The digital framework

by Shilpa Raina
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It isn’t easy to comprehend the merits and demerits of the vast and endless treasure called the social media, however, in the past couple of years it has been a game changer of sorts and has in many ways democraticised the online space. While people often take up to social media like Twitter, Facebook and Instagram to share glimpses of their personal lives and even, at times, bring attention of civic and government bodies to a pertinent issue, people in the public sphere often see it as a double edge sword.
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At the Oxford Bookstore on March 30, thoughts like these kept conversations flowing from one point to another. There wasn’t any room for a dull moment, especially when four dynamic and creative artistes from diverse fields, Megha Joshi, visual artist, Kathak dancer Shinjani Kulkarni, theatre actor Shilpi Marwah and Hindustani classical vocalist Ujwal Nagar were on stage to discuss and debate on the topic ‘Digital Media’.
The event, part of ArtCultureFestival’s ‘Engage’ series was another attempt by us to initiate a discourse on a topic which is pertinent in today’s time. The session was moderated by our Associate editor, Ekatmata Sharma. The session began with casual discussion of how each of them were introduced to social media and all of them reminded the audience of one platform that died a slow death a few years ago — Orkut.
 
And as they started talking from personal experiences, conversations started flowing organically. From trolling to sharing intimate videos of doing riyaz to using the social media in the right way — all four of them touched upon several issues.
For instance, Shilpi, who has a verified Facebook account said that the medium helps her to reach out to nearby audiences whenever she using features like FacebookLive. “It is impossible to transfer the same energy of nukkad natak via social media, but when we go live, we kind of inform people that we are in this location and if they are nearby, they all can come and join us,” she said.
When they were asked how comfortable they were when it came to going live with a video of their practice session or riyaz, a big thumb down came from Ujwal and Shinjani. “I don’t think I will ever do that because riyaz is a personal process and that is when we try to learn and unlearn new things,” said Shinjani.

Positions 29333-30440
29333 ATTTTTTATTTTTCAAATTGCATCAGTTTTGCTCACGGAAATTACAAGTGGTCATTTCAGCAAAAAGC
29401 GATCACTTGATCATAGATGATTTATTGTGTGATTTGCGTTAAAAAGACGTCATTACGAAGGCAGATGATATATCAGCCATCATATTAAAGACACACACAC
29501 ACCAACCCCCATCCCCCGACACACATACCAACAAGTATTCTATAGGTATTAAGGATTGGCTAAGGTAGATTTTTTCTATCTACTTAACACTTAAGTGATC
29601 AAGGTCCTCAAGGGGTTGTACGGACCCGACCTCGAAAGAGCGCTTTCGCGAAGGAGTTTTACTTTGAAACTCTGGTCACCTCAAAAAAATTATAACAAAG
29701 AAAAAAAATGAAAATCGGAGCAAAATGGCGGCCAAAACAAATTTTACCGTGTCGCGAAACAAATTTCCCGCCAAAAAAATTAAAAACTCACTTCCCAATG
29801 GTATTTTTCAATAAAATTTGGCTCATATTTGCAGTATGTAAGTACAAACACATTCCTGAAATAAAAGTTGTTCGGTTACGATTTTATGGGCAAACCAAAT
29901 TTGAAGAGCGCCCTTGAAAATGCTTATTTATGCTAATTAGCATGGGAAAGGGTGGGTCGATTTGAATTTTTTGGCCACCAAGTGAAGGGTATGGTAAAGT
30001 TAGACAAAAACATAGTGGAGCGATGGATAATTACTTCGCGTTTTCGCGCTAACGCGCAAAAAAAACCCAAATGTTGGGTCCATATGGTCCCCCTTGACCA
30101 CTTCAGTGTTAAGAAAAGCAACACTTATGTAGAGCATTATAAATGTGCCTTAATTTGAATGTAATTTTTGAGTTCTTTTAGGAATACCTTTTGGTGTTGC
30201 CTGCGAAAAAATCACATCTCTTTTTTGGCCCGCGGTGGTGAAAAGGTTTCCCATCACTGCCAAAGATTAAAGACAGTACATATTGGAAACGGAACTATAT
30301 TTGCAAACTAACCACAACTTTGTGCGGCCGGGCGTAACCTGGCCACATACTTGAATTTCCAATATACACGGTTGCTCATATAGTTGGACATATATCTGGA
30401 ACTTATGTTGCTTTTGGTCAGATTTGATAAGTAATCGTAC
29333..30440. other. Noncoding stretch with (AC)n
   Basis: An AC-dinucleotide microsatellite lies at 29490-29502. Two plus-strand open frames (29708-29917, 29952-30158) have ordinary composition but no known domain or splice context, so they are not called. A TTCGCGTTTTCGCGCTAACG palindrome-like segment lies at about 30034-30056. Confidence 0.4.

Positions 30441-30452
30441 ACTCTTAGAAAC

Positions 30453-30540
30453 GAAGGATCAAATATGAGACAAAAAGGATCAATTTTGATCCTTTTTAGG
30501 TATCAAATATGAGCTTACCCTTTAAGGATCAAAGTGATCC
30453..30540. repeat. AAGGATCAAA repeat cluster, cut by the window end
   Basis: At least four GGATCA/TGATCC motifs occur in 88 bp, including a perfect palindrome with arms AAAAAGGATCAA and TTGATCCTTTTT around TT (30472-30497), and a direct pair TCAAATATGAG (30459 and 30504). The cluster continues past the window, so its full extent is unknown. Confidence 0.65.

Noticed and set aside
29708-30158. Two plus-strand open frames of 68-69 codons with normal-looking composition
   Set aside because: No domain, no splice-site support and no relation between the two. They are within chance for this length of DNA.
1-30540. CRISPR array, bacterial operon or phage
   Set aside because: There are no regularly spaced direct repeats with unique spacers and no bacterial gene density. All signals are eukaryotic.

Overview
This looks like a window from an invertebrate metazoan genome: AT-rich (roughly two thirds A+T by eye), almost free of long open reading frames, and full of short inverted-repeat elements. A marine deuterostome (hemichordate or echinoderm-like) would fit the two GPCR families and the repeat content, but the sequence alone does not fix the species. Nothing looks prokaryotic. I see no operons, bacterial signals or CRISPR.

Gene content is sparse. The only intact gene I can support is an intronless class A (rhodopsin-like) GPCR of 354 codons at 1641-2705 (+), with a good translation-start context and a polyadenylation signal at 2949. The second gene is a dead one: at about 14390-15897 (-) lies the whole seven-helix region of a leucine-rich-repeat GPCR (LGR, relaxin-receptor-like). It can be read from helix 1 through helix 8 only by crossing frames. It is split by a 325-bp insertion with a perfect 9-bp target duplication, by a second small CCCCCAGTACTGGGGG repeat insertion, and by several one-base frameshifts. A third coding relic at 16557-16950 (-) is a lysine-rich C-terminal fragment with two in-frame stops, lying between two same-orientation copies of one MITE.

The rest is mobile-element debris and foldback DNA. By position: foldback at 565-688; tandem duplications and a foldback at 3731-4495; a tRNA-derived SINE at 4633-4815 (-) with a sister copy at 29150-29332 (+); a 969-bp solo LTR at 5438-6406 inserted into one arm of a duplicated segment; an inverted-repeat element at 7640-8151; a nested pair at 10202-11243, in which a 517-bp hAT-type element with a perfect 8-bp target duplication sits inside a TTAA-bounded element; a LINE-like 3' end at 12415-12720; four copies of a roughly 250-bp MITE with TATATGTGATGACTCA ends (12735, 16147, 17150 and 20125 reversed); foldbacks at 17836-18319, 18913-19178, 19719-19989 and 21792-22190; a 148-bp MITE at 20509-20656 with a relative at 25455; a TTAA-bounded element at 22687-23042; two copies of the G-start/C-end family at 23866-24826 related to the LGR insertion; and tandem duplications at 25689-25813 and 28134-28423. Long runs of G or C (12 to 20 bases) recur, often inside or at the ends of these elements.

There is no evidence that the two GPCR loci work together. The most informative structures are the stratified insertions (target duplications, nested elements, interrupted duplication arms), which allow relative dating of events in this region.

Ujwal too agreed with her and said, “Riyaz is an intimate space and it is good to share certain moments with your fans, but one has to draw a line somewhere.”
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What is interesting is that Megha, who works in diverse mediums, has been posting pictures of herself while doing some kind of art making. “Sharing art making is very different from riyaz. An artist too works in an intimate space, but sometimes, he does feel the need to share his practice,” she said.
While they all agreed that social media is a democraticised platform and often a place where people might get even lucky. This thought had basically emerged from conversations that why some people are obsessed with posting everything on the social media. “We all go through a phase of self-motivation, when we want to be acknowledged. So, I don’t see any harm in people posting their videos of practising,” he said.
And Shilpi from a theatrical point of view agreed with the lead vocalist of Advaita band and said, “Not everyone makes it to either theatre of Bollwood. There are several sad stories and this medium gives them a chance, some kind of hope, what if the video they are posting becomes viral and is seen by someone whom they admire. What if they get appreciated for their work and get a call for audition,” she said.
“So, I think that this medium has been beneficial for artists,” she added.
The most engrossing point of this conversation was when the talk of having and expressing political views on social media was debated. Since people have always wondered why celebrities shy away from making political statements, Shrinjini had an insightful reply to this. “I had last year posted my views on the JNU issue and it was disheartening for me to see how my own followers reacted to my opinion. The kind of trolling I face made me realise one thing: in the online space there is no room for understanding and appreciating your views. People won’t listen. So the best thing is to not share your views publicly,” she said.
“Also, I have seen that once an artist make a statement, every time something happens, he or she is expected to talk about every issue, irrespective of whether he has an opinion on it or not,” she added.
Being the granddaughter of Pandit Birju Maharaj she is always cautious and wary, she admits, however, Megha has always been vocal about her views on several things and often uses art as a tool to make a strong critique.
“When I strongly feel about something, I always find multiple ways to raise a voice against it,” she said.
 
 
 

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